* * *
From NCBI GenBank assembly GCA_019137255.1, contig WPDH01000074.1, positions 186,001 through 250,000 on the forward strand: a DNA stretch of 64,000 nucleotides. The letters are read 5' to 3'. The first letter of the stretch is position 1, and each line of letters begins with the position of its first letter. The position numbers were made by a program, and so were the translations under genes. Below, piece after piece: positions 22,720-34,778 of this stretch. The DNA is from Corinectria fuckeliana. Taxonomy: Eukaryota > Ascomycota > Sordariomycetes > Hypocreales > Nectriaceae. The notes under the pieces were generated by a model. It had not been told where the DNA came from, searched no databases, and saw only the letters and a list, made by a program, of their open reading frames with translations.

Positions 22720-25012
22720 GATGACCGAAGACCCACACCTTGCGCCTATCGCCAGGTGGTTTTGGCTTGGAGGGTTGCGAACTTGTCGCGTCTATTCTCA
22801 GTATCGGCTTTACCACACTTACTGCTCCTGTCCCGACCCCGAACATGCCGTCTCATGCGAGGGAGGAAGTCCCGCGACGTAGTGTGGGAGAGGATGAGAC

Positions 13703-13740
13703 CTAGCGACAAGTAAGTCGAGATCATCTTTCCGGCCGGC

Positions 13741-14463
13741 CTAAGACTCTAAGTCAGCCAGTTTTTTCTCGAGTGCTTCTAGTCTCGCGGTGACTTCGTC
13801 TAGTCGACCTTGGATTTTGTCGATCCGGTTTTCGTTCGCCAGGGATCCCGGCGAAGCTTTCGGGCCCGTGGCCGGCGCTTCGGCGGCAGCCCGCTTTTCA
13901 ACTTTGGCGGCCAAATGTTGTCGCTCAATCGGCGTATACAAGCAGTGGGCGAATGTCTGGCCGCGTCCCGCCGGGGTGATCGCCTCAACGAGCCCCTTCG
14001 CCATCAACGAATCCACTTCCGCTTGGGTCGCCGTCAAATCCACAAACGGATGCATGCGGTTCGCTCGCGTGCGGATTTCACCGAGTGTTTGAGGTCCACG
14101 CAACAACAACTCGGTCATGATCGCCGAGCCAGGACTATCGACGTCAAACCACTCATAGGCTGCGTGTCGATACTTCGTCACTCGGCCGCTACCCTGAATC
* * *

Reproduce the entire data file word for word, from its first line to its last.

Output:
From NCBI GenBank assembly GCA_019137255.1, contig WPDH01000074.1, positions 186,001 through 250,000 on the forward strand: a DNA stretch of 64,000 nucleotides. The letters are read 5' to 3'. The first letter of the stretch is position 1, and each line of letters begins with the position of its first letter. The position numbers were made by a program, and so were the translations under genes. Below, piece after piece: positions 22,720-34,778 of this stretch. The DNA is from Corinectria fuckeliana. Taxonomy: Eukaryota > Ascomycota > Sordariomycetes > Hypocreales > Nectriaceae. The notes under the pieces were generated by a model. It had not been told where the DNA came from, searched no databases, and saw only the letters and a list, made by a program, of their open reading frames with translations.

Positions 22720-25012
22720 GATGACCGAAGACCCACACCTTGCGCCTATCGCCAGGTGGTTTTGGCTTGGAGGGTTGCGAACTTGTCGCGTCTATTCTCA
22801 GTATCGGCTTTACCACACTTACTGCTCCTGTCCCGACCCCGAACATGCCGTCTCATGCGAGGGAGGAAGTCCCGCGACGTAGTGTGGGAGAGGATGAGAC

Positions 13703-13740
13703 CTAGCGACAAGTAAGTCGAGATCATCTTTCCGGCCGGC

Positions 13741-14463
13741 CTAAGACTCTAAGTCAGCCAGTTTTTTCTCGAGTGCTTCTAGTCTCGCGGTGACTTCGTC
13801 TAGTCGACCTTGGATTTTGTCGATCCGGTTTTCGTTCGCCAGGGATCCCGGCGAAGCTTTCGGGCCCGTGGCCGGCGCTTCGGCGGCAGCCCGCTTTTCA
13901 ACTTTGGCGGCCAAATGTTGTCGCTCAATCGGCGTATACAAGCAGTGGGCGAATGTCTGGCCGCGTCCCGCCGGGGTGATCGCCTCAACGAGCCCCTTCG
14001 CCATCAACGAATCCACTTCCGCTTGGGTCGCCGTCAAATCCACAAACGGATGCATGCGGTTCGCTCGCGTGCGGATTTCACCGAGTGTTTGAGGTCCACG
14101 CAACAACAACTCGGTCATGATCGCCGAGCCAGGACTATCGACGTCAAACCACTCATAGGCTGCGTGTCGATACTTCGTCACTCGGCCGCTACCCTGAATC